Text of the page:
British Lt. Lord Rawdon knew Warren. Most British did. As Rawdon came over a small hill, he found himself directly in front of Warren. Not more than a foot apart. Rowdan shot his musket at Warren’s face. The bullet entered his forehead area and came out the back of his skull.
Rawdon neither liked nor respected Warren. Obviously. Otherwise, he would not have shot him.
Rawdon then proceeded to strip Warren’s body of all clothing. Other British soldiers arrived. Warren’s dead body was bayoneted till unrecognizable.
There was a shallow hole nearby. British Captain Walter Laurie pushed Warren’s body into the hole together with a dead colonial farmer. Laurie recollected that as he pushed Warren into the grave, he “stuffed the scoundrel with another rebel into one hole, and there he and his seditious principles may remain.”
Two days later, British Lt. James Drew went to the site. He opened the grave, spit on Warren’s face, and then cut his head off. Following which Drew is reported to have committed every act of violence upon Warren’s body.
Warren’s head was left with his body in the shallow grave. Dirt thrown over.
Though respect was lacking for Warren by lower ranking British officers and soldiers, some higher ranking persons did think well of him for whatever reason. General Gage on learning of Warren’s death said, “Warren’s death is equal to the death of 500 men.”
The British thought Warren’s death would discourage the colonial cause. They were mistaken. Warren’s death encouraged the revolutionary cause. He was viewed as a martyr.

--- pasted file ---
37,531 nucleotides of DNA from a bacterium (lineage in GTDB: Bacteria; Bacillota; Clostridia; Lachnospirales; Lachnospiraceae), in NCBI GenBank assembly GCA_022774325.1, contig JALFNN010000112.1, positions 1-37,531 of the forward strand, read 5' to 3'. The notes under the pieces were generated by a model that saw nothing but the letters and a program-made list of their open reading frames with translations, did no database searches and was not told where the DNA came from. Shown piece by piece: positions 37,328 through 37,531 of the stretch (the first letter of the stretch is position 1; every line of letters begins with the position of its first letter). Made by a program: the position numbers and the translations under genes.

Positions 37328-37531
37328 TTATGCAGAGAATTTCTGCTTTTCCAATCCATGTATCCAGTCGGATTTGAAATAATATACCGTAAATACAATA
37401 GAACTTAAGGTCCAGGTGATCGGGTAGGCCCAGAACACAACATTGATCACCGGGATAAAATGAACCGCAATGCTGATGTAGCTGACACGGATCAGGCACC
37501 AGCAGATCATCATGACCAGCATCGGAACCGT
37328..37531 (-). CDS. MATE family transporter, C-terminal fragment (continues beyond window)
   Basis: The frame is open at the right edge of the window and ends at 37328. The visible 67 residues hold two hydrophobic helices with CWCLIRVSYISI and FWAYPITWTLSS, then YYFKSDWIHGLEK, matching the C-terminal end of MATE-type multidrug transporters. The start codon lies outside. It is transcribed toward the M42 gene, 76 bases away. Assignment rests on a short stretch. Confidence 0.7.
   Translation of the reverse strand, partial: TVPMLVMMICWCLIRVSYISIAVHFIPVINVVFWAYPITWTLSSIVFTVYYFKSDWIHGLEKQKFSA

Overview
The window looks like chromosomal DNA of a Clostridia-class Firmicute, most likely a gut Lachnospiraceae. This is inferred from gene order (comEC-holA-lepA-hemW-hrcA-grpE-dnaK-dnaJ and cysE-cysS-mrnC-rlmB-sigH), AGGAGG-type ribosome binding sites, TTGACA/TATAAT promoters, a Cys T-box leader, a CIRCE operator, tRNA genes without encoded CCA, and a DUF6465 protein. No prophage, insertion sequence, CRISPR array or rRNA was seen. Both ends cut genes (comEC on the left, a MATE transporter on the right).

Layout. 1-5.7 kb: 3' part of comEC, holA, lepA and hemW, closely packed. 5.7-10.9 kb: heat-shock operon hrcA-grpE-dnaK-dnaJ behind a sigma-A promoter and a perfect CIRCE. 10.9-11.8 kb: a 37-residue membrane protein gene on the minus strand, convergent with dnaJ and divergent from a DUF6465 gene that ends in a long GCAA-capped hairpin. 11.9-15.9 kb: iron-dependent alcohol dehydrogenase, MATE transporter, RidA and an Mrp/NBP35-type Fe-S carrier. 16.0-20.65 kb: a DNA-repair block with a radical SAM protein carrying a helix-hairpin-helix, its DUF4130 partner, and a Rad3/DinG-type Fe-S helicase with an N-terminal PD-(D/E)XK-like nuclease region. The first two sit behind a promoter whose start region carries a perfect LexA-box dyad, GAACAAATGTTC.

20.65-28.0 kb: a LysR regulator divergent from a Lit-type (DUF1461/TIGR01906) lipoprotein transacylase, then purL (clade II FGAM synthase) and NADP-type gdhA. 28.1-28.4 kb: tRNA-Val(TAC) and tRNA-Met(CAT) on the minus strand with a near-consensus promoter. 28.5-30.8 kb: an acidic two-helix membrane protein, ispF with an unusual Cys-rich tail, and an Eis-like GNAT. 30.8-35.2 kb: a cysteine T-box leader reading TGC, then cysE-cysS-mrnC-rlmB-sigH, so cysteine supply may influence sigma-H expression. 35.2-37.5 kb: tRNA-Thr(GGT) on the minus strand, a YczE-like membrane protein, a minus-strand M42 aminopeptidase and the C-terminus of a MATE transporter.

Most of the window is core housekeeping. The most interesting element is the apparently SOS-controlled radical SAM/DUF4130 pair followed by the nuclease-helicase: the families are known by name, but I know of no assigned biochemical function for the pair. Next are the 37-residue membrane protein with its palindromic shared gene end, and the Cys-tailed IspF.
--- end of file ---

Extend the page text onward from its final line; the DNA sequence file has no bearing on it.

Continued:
Had Warren lived longer, he would have played a prominent role in the American revolution and the political life of the new nation thereafter.
Many historians of the era believe Warren would have achieved the summit of political life in the United States.
Note that nowhere is Washington’s name mentioned. Turns out that at the time Warren was better known and perceived as a better leader than Washington. Loyalist Peter Oliver surmised in 1782 that if Warren had lived, George Washington would have been “an obscurity.”
Ten months after Warren’s death, Paul Revere and Warren’s brothers exhumed Warren’s body. A question arose. Which body was Warren’s? The one without the head or the one with. Remember, Warren had been buried with a farmer.
Revere was known as a silversmith. He had other talents. He was a dentist of sorts.
Warren had lost his left upper eye tooth. Revere had made an artificial tooth and secured it in Warren’s mouth with a golden wire.
The body without the head was Warren’s. As was the severed head. Therein lie the artificial tooth and golden wire.
Warren left four children. Penniless. His wife had died several years earlier. Warren was engaged at the time of his death. His fiancee Mercy Scolley took the children in and cared for them.
The issue of their education was a matter of concern. Where was the money to come from? His friends and the Continental Congress took care of the situation.
.
John Hancock, Samuel Adams, Mercy Oates Warren and Benedict Arnold assumed the responsibility together with the Continental Congress.
Edna St. Vincent Millay wrote several lines of poetry that many believe are referable to Joseph Warren: “My candle burns at both ends; it will not last the night; But ah, my foes and oh, my friends, it gives a lovely light!”
Too bad Joseph Warren’s story is little known. At the very least, his life should be reflected in school history books. There is always room for one more American hero.